Prenatal stress leads to chromatin and synaptic remodeling and excessive alcohol intake comorbid with anxiety-like behaviors in adult offspring

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Abstract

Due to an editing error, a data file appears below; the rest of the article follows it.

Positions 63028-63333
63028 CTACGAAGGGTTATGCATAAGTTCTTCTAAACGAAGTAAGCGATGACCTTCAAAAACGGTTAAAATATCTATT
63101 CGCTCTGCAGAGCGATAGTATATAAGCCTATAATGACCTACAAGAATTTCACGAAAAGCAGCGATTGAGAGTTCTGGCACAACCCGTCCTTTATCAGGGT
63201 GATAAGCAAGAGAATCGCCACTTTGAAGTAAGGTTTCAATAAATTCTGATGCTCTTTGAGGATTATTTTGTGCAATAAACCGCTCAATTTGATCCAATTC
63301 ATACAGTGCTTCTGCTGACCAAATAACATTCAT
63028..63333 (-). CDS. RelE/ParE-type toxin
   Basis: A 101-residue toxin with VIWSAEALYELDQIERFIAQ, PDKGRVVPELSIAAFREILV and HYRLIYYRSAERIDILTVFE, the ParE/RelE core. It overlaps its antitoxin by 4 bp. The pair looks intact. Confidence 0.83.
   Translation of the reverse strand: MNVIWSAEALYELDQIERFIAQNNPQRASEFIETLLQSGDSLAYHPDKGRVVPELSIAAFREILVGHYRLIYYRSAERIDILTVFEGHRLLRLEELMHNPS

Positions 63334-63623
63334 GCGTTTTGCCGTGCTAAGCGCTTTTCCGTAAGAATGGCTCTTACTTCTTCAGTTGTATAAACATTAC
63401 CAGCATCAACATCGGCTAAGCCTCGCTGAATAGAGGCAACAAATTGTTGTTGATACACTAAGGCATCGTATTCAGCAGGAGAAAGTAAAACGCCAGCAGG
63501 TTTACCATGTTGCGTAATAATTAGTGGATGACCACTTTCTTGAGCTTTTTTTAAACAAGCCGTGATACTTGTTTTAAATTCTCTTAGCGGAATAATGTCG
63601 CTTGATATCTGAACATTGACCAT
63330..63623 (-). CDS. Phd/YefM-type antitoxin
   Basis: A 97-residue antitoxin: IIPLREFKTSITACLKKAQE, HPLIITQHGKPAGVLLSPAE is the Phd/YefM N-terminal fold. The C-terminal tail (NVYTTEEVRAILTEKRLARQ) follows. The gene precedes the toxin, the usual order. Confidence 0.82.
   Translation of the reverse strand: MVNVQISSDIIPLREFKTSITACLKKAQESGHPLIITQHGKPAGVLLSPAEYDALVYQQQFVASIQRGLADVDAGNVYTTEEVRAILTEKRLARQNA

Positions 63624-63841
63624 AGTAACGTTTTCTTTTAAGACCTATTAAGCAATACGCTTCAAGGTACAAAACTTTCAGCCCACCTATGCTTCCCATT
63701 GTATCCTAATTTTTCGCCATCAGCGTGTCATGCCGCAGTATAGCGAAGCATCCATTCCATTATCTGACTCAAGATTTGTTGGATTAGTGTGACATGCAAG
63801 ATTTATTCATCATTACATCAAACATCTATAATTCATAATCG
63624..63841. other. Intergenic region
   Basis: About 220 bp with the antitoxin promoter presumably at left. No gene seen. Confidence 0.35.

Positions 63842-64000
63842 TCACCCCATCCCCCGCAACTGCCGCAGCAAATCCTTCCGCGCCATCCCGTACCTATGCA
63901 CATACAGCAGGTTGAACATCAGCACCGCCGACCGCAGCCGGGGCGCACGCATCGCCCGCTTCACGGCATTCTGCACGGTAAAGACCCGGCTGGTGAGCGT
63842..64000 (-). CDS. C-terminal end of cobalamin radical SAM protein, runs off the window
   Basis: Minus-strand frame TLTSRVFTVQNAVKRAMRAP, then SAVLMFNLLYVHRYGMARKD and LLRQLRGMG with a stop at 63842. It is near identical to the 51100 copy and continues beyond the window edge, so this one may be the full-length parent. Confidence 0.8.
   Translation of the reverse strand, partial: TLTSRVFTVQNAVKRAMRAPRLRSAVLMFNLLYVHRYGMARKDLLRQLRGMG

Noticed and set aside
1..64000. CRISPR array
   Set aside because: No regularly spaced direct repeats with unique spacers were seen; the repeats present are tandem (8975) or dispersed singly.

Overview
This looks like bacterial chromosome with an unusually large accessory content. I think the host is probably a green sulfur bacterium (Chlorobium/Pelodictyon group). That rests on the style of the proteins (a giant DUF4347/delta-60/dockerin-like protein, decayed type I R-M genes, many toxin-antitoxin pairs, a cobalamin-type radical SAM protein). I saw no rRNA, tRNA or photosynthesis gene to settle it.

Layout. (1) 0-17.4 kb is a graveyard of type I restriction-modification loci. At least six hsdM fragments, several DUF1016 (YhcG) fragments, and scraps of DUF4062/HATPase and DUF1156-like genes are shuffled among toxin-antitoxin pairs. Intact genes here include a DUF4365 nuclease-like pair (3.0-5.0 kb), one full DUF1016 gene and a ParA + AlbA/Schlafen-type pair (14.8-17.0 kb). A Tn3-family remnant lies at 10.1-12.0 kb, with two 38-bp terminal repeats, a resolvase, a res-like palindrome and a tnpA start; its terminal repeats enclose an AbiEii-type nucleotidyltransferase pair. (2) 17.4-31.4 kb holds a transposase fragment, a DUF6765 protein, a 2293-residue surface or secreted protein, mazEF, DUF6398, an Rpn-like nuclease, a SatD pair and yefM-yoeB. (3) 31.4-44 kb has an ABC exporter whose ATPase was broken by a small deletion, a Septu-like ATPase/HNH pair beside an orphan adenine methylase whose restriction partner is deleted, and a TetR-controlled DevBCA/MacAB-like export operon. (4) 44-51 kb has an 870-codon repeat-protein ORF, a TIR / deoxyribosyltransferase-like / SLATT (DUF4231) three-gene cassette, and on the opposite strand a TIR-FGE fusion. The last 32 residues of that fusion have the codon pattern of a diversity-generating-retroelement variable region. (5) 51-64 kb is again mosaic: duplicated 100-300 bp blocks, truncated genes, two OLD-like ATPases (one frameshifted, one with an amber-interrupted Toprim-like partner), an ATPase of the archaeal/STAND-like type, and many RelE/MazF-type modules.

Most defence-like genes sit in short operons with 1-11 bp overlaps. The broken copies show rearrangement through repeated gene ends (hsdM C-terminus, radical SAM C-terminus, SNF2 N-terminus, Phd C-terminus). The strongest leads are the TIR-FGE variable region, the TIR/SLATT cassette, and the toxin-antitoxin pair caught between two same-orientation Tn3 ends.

Epidemiologic evidence suggests that individuals during their prenatal development may be especially vulnerable to the effects of environmental factors such as stress that predisposes them to psychiatric disorders including alcohol use disorder (AUD) later in life. Currently, the epigenetic mechanisms of anxiety comorbid with AUD induced by prenatal stress (PRS) remain to be elucidated. Here, we examined anxiety-like and alcohol drinking behaviors in adult offspring of prenatally stressed dam (PRS-mice) using elevated plus maze, light/dark box and two-bottle free-choice paradigm. It was found that PRS-mice exhibit heightened anxiety-like behaviors and increased alcohol intake in adulthood and these behavioral deficits were associated with a significant decrease in dendritic spine density (DSD) in medial prefrontal cortex (mPFC) relative to non-stressed mice (NS mice). To determine the mechanisms by which PRS reduces DSD, we examined the expressions of key genes associated with synaptic plasticity, including activity regulated cytoskeleton associated protein (Arc), spinophilin (Spn), postsynaptic density 95 (Psd95), tropomyosin receptor kinase B (TrkB), protein kinase B (Akt), mammalian target of rapamycin (mTOR) and period 2 (Per2) in mPFC of PRS and NS mice. The mRNA levels of these genes were significantly decreased in PRS mice. Methylated DNA and chromatin immunoprecipitation studies revealed hyper DNA methylation or reduced histone H3K14 acetylation on promoters of above genes suggesting that epigenetic dysregulation may be responsible for the deficits in their expression. Findings from this study suggest that prenatal stress induced abnormal epigenetic mechanisms and synaptic plasticity-related events may be associated with anxiety-like and alcohol drinking behaviors in adulthood.

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